I probably don’t discuss wheat enough in this column. After all, it is the commodity staple that is the most recognized at cocktail parties. It is said that wheat is harvested somewhere in the world nearly every month of the year.
Bread is the staple of the world. Soft red winter wheat (SRW) is most recognizable by Joe Public and is traded at the Chicago Mercantile Exchange. Premium bread and pasta come from higher-protein wheat varieties such as Kansas City hard red winter wheat and Minneapolis hard red spring wheat.
Take one look at price direction in the monthly SRW chart and it’s easy to understand how wheat has fallen out of favor. U.S. planted wheat acres have deteriorated from 63.6 million acres in 2008/09 to 46.5 million acres this year, representing a production decrease of 10 million metric tons (MMT).
Global Perspective. During that same time, Russia increased production by 20 MMT and Ukraine boosted production from 1.3 MMT to 14.5 MMT. Total global trade output from major and minor exporters increased from 63 MMT to 170.8 MMT, while U.S. exports fell by 9 MMT. The price of SRW has fallen by two-thirds from a high of $13 in 2008 to under $4.50 for the past seven months, a decline aided by nearly 1 billion bushels of U.S. stocks. About half of a typical crop remains in storage. Traders, funds, speculators and some advisories got caught a year ago looking at U.S. stocks while ignoring global stocks. When 1 billion bushels is compared to total production outside our borders, it’s easy to see why they were surprised.
Total global SRW exports are estimated to be near 181 MMT, according to my research. Global production is estimated at 737 MMT, a figure that is essentially equal to global demand.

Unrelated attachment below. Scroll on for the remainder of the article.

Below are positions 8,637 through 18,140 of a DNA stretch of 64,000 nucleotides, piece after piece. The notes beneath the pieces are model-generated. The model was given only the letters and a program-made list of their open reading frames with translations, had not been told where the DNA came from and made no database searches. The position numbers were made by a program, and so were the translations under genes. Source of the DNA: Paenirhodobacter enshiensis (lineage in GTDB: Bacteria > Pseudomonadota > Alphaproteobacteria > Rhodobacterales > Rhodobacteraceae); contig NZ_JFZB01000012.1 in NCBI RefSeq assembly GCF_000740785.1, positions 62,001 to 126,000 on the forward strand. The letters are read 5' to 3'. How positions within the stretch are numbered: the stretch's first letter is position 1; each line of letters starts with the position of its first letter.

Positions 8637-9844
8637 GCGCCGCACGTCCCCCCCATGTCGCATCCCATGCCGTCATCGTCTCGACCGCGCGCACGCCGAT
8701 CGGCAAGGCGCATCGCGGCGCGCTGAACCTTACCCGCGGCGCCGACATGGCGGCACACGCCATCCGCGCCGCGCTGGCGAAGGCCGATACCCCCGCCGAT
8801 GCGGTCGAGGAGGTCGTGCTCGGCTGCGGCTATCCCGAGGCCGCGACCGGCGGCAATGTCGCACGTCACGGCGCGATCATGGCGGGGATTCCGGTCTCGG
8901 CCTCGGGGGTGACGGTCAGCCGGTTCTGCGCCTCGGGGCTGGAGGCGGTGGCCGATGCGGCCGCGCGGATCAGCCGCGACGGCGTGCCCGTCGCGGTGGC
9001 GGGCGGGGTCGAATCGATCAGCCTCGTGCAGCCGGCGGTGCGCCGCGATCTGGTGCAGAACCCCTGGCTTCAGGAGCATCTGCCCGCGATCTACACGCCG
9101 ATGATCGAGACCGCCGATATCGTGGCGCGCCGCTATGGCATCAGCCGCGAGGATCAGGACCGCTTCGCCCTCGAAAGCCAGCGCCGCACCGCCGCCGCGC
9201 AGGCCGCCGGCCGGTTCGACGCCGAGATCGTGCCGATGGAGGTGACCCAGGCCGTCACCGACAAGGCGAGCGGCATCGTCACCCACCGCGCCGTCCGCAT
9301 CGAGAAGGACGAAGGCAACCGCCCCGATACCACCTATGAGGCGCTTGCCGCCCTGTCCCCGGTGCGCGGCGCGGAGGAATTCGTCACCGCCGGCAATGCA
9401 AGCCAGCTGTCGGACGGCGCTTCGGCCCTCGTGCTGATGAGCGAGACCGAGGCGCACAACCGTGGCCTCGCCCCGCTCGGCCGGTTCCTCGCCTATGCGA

U.S. production is estimated at 51.8 MMT this year, down 9 MMT from last year because of the big drop in acreage. Thus, U.S. production represents a mere 7% of global SRW output. Our 1-billion-bushel carryover is about 3.8% of total production.
Surprise Possible. The U.S. is a small fish in a big pond. Yet a small decrease in global production could put extraordinary demand on U.S. stocks.
Since 2007/08, Russian production has varied by 30 MMT at times from levels seen this past year. Ukraine, considered a minor exporter, has seen its production vary from 10 MMT to 20 MMT.
The 25-year price chart reflects prices at 10- to 14-year lows. Those prices have kept U.S. wheat competitive. If SRW prices claw higher and sustain a level over $4.50, it would signal a game-changing event. USDA’s March 31 planting intentions survey could very well be the catalyst as we enter spring emergence and get a better handle on the extent, if any, of winter kill in Russia or eastern Europe. The time and price might be right for a surprise.